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Southern Historical Society Papers, Volume 10. (ed. Reverend J. William Jones) 13 1 Browse Search
The Daily Dispatch: May 10, 1864., [Electronic resource] 2 0 Browse Search
Southern Historical Society Papers, Volume 7. (ed. Reverend J. William Jones) 1 1 Browse Search
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Southern Historical Society Papers, Volume 7. (ed. Reverend J. William Jones), chapter 12.89 (search)
er road in his front by three regiments, keeping the enemy from advancing to it (Early's report). The remainder of Jackson's corps was that day moved from its camps near Grace church and Moss Neck to Hamilton's — Rodes, in command of D. H. Hill's division, going into line on Early's right, perpendicular to the railroad, and extending to Massaponnax creek. Ramseur's brigade occupied the south side of creek, guarding the ford near its mouth. Rode's line, under the superintendence of Colonels Thompson Brown and Tom Carter, was rapidly and strongly fortified. A. P. Hill's and Trimble's division, the latter under Colston, were formed in rear. And so General Lee waited. Every country boasts its beautiful river, In France, the Seine, with its hills and valleys, forests and meadows, villages, towns and populous cities. In England, the Thames, with its green fields and quiet hamlets. In Austria, the beautiful blue Danube. In Russia, the frozen Neva. In Germany, the castle-lined Rhin
Southern Historical Society Papers, Volume 10. (ed. Reverend J. William Jones), General Ewell's report of the Pennsylvania campaign. (search)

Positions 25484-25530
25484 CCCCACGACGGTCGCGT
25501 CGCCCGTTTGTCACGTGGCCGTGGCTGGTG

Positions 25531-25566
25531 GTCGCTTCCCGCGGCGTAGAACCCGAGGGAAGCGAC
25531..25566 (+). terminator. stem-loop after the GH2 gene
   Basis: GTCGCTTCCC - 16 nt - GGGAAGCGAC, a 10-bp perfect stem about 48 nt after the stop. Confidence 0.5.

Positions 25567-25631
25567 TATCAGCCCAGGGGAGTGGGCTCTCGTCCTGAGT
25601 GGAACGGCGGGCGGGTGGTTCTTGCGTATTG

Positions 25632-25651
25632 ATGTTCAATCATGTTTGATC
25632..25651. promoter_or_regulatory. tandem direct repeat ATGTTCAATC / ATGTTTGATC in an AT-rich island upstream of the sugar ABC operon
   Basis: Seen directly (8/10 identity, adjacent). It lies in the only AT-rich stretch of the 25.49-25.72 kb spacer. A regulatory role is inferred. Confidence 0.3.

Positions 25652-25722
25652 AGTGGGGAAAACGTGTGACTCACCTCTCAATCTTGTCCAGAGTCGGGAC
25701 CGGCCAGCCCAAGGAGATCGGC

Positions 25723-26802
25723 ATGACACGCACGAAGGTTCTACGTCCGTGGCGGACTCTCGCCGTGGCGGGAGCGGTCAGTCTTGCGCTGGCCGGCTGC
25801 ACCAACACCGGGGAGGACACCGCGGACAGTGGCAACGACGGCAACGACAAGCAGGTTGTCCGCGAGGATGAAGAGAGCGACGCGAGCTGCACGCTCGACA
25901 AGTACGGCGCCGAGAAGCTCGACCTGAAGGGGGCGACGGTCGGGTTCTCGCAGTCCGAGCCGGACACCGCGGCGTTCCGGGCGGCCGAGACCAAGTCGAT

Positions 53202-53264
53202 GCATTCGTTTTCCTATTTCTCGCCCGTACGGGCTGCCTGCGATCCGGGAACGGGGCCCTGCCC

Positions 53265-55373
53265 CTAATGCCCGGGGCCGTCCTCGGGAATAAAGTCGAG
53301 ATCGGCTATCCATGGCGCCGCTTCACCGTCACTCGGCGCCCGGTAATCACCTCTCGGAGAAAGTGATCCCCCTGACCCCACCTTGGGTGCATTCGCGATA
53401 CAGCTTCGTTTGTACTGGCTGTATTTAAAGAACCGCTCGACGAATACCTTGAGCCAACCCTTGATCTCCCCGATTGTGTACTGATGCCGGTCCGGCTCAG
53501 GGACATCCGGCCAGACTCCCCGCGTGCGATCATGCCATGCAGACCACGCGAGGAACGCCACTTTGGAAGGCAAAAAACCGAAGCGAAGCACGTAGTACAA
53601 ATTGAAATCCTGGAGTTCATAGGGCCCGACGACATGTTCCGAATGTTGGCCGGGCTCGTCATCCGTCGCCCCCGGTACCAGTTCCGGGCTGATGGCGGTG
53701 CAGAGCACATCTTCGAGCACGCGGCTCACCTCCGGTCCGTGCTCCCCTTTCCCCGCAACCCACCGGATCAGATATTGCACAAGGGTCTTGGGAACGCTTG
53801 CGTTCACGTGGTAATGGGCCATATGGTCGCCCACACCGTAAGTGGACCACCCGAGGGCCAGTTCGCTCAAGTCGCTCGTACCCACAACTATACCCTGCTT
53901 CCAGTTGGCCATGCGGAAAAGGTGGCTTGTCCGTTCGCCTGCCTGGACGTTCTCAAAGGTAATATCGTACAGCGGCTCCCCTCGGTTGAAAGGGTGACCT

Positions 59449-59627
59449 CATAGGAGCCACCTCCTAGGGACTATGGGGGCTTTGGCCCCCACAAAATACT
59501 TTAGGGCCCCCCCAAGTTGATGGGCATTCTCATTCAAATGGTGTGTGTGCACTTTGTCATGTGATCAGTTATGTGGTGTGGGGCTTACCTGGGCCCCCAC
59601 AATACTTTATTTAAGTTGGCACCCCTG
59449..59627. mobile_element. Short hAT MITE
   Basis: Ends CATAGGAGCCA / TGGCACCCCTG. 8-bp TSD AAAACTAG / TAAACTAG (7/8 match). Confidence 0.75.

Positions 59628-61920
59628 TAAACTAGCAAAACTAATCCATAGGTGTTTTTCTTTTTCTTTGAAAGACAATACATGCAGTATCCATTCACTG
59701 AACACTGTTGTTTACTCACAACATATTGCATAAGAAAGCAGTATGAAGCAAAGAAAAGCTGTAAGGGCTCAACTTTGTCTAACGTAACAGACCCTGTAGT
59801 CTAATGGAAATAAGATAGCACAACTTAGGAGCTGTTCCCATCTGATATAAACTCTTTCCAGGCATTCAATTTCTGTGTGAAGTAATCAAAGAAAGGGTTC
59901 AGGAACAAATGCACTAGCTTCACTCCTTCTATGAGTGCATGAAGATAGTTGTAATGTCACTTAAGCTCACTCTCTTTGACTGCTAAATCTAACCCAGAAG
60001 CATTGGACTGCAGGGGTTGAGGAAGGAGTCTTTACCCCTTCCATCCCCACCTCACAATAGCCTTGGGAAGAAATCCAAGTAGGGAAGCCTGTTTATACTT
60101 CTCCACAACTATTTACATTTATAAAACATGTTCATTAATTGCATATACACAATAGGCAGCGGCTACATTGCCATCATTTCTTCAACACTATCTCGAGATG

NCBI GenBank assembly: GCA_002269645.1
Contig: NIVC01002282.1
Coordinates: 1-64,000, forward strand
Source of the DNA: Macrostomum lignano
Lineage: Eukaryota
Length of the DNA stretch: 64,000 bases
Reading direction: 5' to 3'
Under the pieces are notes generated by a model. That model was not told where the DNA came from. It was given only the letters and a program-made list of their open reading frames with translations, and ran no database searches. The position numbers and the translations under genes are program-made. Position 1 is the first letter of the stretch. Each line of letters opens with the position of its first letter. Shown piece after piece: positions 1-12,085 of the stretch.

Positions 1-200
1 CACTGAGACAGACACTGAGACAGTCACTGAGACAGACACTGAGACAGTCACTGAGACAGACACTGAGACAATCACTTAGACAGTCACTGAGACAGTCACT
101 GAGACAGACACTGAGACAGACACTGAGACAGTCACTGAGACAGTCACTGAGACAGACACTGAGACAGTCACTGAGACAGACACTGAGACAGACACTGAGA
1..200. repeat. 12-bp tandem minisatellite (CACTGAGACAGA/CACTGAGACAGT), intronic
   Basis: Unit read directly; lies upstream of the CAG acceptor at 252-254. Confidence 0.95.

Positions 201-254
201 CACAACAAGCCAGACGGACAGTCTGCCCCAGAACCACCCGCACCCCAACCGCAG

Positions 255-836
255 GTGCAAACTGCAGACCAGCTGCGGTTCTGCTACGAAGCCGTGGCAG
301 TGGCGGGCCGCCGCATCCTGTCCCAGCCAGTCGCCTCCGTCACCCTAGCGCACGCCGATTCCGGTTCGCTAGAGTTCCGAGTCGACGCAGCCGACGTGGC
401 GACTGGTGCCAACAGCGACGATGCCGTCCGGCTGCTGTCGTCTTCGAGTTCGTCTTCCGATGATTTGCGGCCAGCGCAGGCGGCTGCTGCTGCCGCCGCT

d four batteries of the First Virginia artillery, all under Colonel Thompson Brown, formed the artillery reserve of the corps. To Culpeper under General Milroy. On the 13th I sent Early's division and Colonel Brown's artillery battalion (under Captain Dance) to Newtown on the Vee miles off on the road to Berlin, and Johnson's division with Colonel Brown's reserve artillery between Green Village and Scotland. At Hei shell fired, the wound which has since resulted in his death. Colonel Brown says justly of that calamity : No greater loss could have befalorks already gained. These reports reached me also, and I sent Captain Brown, of my staff, with a party of cavalry to the left, to investigathern Virginia, who had charge of the arrangements, recommended Colonel Brown, my chief of artillery, to cross by the pontoons, and sent to tGeneral Steuart's brigade; and the Baltimore Light Artillery to Colonel Brown's battalion, with which they served with their usual gallantry
The Daily Dispatch: May 10, 1864., [Electronic resource], The movement on Richmond--two more Repulses of the enemy by Gen Lee — affairs on the Southside — feint at Drewry's Bluff — fight expected near Petersburg Today — the Central Railroad Tapped, &c, &c. (search)
usual sad scenes of amputations, resections of limbs, groaning and dying men, saluted the ears and eyes at every step. Our surgeons seemed to be exerting themselves industriously, and I hope with a large degree of success. The enemy are said to have fought during the last two days with great obstinacy. In most instances our men acted up to their ancient fame; some are said to have done badly. Until I know more than I now do my motto shall be nil nist bonum. The loss of Col J Thompson Brown, of the artillery, will not easily be replaced. He was picked off by one of the enemy's sharpshooters whilst reconnoitering on Ewell's front on Friday morning. One of the statements going the rounds — believed by some and disbelieved by others — is one that Gen. Lee started to lead on a Texan brigade, when they to one man cried out, "We will not go forward unless you go back." Last night all was quiet. This morning, about 4 A M, I left the front. Just before day there was so